- Prudence ;
- Consistency of accounting methods ;
- Comparability of information
Which standards and methods ?
Consolidation requires the application of specific standards and methods.
Applicable accounting standards:
- “FRENCHGAAP” (French standard)
- “IFRS” (International Standard)
Applicable consolidation method :
- Full consolidation
- Proportional consolidation
- Equity method
To what extent should consolidation be considered?
Consolidation is carried out as an internal requirement or to meet the requirements of Regulation No. 2020-01 of October 9, 2020 on consolidated accounts for France and in the French Commercial Code (Section 3: Consolidated accounts – Articles L-233-16 to L233-28).
In order to determine whether consolidation is necessary, it is necessary to look at the ownership and control of an entity, i.e., by analyzing the composition of the shareholder base, the identification of the power to remove or appoint members of the administrative, management or supervisory committee of an entity, the shareholder or sole shareholder controls the majority of the shareholder base in accordance with the legal provisions
- Sole control: control by voting rights (direct or indirect) of more than 50% in an entity; (Full consolidation method)
- Shared control: control resulting from voting rights (direct or indirect) shared equally between the shareholders; (proportional integration method)
- “De facto” control: through political, financial or operational influence without holding a majority of voting rights (direct or indirect) equal to or less than 20%; (equity method)
Insofar as the consolidation work constitutes an additional workload, the legislator has established a reduction in the scope of eligibility in order to relieve small groups of companies of their consolidation obligation. 3 main criteria are to be retained:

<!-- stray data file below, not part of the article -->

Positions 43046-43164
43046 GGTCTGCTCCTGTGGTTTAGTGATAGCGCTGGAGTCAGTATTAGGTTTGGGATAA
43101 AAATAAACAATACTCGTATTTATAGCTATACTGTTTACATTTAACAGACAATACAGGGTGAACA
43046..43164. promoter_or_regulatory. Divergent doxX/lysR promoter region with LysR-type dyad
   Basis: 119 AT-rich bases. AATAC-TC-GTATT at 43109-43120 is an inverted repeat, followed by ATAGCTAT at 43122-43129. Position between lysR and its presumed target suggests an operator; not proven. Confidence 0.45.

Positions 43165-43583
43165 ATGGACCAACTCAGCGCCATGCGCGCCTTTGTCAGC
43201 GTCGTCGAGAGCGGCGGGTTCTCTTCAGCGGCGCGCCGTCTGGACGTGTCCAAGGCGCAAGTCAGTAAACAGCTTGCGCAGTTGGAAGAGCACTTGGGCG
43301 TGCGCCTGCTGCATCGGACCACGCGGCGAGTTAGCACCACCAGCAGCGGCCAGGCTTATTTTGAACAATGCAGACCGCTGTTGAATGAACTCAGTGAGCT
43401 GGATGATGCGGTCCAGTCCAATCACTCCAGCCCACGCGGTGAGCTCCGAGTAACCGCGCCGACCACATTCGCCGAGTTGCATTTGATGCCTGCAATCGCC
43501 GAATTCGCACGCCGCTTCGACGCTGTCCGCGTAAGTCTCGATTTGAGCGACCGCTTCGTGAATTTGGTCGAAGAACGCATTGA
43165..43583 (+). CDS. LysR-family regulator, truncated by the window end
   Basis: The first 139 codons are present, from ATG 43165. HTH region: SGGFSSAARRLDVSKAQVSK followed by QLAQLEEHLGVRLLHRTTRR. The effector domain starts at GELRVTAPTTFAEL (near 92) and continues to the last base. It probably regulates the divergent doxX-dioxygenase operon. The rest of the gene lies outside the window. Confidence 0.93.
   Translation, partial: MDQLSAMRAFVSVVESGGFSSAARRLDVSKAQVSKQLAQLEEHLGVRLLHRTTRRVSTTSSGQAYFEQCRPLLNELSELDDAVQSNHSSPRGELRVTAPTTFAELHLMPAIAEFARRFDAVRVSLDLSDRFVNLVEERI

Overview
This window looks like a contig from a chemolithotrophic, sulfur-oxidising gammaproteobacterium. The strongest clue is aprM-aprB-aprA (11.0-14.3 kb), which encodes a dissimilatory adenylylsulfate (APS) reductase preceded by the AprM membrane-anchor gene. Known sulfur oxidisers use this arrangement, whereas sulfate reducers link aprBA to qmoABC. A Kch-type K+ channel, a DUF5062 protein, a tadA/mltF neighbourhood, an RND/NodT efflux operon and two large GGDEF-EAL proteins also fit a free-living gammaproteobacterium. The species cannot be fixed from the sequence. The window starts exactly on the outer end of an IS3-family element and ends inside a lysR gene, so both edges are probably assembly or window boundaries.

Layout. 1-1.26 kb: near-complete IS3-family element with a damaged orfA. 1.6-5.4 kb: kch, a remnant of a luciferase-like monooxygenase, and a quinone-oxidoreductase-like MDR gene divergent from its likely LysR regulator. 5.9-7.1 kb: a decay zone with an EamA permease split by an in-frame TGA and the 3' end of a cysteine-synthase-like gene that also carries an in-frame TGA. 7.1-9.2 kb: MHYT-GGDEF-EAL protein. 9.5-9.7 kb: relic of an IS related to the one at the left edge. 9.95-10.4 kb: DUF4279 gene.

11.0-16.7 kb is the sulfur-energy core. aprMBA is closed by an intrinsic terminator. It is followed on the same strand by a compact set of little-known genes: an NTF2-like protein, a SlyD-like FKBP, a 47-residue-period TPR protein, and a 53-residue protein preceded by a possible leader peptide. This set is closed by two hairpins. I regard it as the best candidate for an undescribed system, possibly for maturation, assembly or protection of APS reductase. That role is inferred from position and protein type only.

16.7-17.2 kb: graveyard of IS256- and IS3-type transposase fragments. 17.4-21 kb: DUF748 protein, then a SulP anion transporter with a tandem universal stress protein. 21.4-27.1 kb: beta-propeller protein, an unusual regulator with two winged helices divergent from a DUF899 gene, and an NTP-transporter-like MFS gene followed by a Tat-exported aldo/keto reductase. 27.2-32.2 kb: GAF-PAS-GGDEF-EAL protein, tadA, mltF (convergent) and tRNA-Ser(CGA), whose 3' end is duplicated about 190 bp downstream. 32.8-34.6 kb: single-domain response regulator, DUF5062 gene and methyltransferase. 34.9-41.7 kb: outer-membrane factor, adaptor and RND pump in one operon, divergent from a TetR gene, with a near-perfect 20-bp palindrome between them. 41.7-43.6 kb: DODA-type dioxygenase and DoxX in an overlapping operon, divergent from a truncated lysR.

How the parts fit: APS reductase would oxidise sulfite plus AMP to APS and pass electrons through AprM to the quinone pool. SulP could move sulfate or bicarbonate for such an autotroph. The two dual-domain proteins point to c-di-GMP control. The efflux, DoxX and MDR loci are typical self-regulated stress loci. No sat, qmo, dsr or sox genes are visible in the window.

The realization of the consolidation of accounts can be exempted if by derogation of Article L233-16 of the Commercial Code if on the basis of the last annual accounts, at least two of the three following criteria are not exceeded (Article R233-16):
- Balance sheet total >24 million euros;
- Net sales: >48 million euros;
- Number of staff employed full time and on average during the financial year: 250.
However, for the assessment of these 3 criteria, it is necessary to have consolidated group data. In order to avoid any unnecessary consolidation for the group, a threshold has been set at which the group can recognize by simple addition of the data of the companies composing the group
The company at the head of the group (parent company) is at the same time the daughter of another company already subject to consolidation: since the company is already subject to consolidation, it is necessary to consider the choice of any minority shareholders of the company regarding the choice to be exempted from consolidation. In the case of exemption, the legal appendix of the company must include the exemption mention as well as all the information of the parent company that has consolidated its accounts.
The company only has subsidiaries that are of negligible interest individually and collectively: the consolidated assets, the consolidated financial situation and the consolidated result are similar to the assets, the financial situation and the result of the parent company.
The exemption from consolidation also applies in the following cases:
- Financial participation companies;
- The parent company is not a capital company;
- Small groups (3 criteria referred to in article 27 of the 4th Directive on the annual accounts of limited liability companies – Art 6°1)
- Companies owned and acting exclusively on behalf of investment companies “Venture Capital “, ” Private Equity “;
- Companies in the process of liquidation.